#US #NIH Director Dr. Anthony #Fauci: “.....in the southern hemisphere countries (#SouthAfrica, #Australia) , is that we’re having cases that are appearing as they go into their winter season" #COVID19 #heat https://www.washingtonpost.com/weather/2020/03/24/warm-humid-weather-coronavirus/?tid=ss_tw

The novel coronavirus pandemic that has killed thousands, sickened more than 350,000 and sent major economies into a tailspin may be slowed by the upcoming changing of the seasons, several preliminary studies suggest. However, the research on how the novel coronavirus behaves in various temperature and humidity levels is only just getting underway.

Multiple early studies provide evidence of statistical ties between temperature and humidity ranges and the geographic regions where this virus has thrived. While none of these studies has been peer-reviewed, they all point to the same general possibility: The pandemic could ease in parts of North America and Europe during the summer months, although it could then come roaring back in the fall.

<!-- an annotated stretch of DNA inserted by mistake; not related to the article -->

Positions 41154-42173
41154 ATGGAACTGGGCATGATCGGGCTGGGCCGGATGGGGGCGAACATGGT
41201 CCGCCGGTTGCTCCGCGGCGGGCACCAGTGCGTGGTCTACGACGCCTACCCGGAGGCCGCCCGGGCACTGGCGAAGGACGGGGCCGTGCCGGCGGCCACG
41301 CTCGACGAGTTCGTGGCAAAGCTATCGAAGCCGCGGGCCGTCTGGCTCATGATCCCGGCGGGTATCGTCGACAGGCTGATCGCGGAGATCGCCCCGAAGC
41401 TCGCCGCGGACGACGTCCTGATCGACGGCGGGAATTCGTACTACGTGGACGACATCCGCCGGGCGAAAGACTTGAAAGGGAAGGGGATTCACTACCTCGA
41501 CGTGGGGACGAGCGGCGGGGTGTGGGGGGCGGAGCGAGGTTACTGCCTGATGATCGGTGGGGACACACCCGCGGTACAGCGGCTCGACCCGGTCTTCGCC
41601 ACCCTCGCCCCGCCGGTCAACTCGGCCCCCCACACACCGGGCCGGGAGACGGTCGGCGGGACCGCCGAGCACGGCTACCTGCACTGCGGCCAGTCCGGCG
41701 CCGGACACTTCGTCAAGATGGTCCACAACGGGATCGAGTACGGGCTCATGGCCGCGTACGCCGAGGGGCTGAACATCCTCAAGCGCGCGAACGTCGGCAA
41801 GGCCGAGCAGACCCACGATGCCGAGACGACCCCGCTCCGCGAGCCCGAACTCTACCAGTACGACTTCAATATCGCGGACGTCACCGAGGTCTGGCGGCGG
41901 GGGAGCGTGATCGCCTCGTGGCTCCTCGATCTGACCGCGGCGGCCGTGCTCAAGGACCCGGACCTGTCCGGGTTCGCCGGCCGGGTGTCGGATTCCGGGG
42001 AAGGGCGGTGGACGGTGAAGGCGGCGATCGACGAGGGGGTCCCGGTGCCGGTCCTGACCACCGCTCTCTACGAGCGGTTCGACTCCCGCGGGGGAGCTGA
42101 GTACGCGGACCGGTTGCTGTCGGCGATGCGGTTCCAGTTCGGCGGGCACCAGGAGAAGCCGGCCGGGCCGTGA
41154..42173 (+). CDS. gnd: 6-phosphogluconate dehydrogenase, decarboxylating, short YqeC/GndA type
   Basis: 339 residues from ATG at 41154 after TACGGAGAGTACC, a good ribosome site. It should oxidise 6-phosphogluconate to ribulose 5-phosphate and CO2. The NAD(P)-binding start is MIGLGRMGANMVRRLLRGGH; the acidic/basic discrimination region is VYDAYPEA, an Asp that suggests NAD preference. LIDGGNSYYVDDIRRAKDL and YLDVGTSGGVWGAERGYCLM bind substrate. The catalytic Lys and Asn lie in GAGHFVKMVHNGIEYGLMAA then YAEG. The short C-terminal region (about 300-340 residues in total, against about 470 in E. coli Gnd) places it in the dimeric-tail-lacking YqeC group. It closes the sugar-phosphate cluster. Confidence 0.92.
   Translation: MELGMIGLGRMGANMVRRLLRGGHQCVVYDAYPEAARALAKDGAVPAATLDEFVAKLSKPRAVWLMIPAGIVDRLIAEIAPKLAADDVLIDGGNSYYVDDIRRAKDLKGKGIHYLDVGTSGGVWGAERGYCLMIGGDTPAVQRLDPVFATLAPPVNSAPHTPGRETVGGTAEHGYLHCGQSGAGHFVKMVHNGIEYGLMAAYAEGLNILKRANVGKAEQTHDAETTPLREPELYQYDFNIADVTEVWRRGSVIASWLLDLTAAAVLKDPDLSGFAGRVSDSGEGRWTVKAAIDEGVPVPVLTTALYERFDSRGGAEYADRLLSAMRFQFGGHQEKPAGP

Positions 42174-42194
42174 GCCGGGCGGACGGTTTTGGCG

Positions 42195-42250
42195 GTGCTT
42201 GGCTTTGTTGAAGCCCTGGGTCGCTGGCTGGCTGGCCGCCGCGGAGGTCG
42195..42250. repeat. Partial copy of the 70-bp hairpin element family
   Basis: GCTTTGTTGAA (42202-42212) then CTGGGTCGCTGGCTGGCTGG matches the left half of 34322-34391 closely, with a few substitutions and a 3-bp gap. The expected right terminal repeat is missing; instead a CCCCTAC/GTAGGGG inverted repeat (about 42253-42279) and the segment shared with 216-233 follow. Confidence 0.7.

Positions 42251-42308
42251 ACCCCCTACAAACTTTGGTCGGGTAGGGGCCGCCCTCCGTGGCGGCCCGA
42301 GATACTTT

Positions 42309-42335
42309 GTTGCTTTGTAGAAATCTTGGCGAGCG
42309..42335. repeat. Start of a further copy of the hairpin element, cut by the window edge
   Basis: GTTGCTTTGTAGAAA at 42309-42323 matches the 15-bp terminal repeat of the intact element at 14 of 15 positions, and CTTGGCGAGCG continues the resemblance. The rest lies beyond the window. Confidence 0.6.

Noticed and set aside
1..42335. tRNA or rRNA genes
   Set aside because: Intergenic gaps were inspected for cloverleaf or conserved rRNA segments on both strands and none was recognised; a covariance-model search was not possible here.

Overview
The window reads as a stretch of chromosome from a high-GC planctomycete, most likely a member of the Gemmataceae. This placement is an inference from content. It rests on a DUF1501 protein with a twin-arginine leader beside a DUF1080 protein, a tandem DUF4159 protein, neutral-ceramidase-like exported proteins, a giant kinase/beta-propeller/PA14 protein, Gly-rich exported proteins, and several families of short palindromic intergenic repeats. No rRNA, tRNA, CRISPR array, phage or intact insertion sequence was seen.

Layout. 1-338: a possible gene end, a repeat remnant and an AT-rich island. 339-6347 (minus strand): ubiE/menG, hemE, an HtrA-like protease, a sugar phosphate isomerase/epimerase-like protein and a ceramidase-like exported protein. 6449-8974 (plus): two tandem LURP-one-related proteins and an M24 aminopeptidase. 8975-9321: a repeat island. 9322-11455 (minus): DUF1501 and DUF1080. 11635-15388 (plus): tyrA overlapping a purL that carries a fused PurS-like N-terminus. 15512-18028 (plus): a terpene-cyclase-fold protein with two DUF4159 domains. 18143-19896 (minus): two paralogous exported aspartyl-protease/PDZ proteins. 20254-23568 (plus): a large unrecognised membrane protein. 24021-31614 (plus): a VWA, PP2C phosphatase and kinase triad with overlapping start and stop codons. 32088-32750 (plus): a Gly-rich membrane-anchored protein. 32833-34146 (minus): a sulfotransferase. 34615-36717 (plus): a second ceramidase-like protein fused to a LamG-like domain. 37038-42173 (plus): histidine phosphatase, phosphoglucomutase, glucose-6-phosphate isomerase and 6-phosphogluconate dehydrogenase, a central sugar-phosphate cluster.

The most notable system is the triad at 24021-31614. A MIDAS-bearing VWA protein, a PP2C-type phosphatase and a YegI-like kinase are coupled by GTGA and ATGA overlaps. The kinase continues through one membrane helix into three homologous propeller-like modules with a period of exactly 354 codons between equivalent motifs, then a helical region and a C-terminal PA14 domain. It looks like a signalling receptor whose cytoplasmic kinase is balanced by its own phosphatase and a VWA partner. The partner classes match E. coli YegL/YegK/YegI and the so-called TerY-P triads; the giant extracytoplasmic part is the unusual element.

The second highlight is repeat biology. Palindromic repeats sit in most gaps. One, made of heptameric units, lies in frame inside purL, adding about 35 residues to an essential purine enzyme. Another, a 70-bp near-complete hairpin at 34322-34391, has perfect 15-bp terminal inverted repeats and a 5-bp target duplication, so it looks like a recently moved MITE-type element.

Anthony S. Fauci, the director of the National Institute of Allergy and Infectious Diseases (NIAID) and a visible figure on the White House coronavirus task force, said at a Wednesday press briefing that a seasonal cycle to the pandemic is possible, perhaps even likely.

“... I think it very well might. And the reason I say that is that what we’re starting to see now in the Southern Hemisphere, in southern Africa and in the southern hemisphere countries, is that we’re having cases that are appearing as they go into their winter season. And if, in fact, they have a substantial outbreak, it will be inevitable that we need to be prepared, that we’ll get a cycle around the second time.”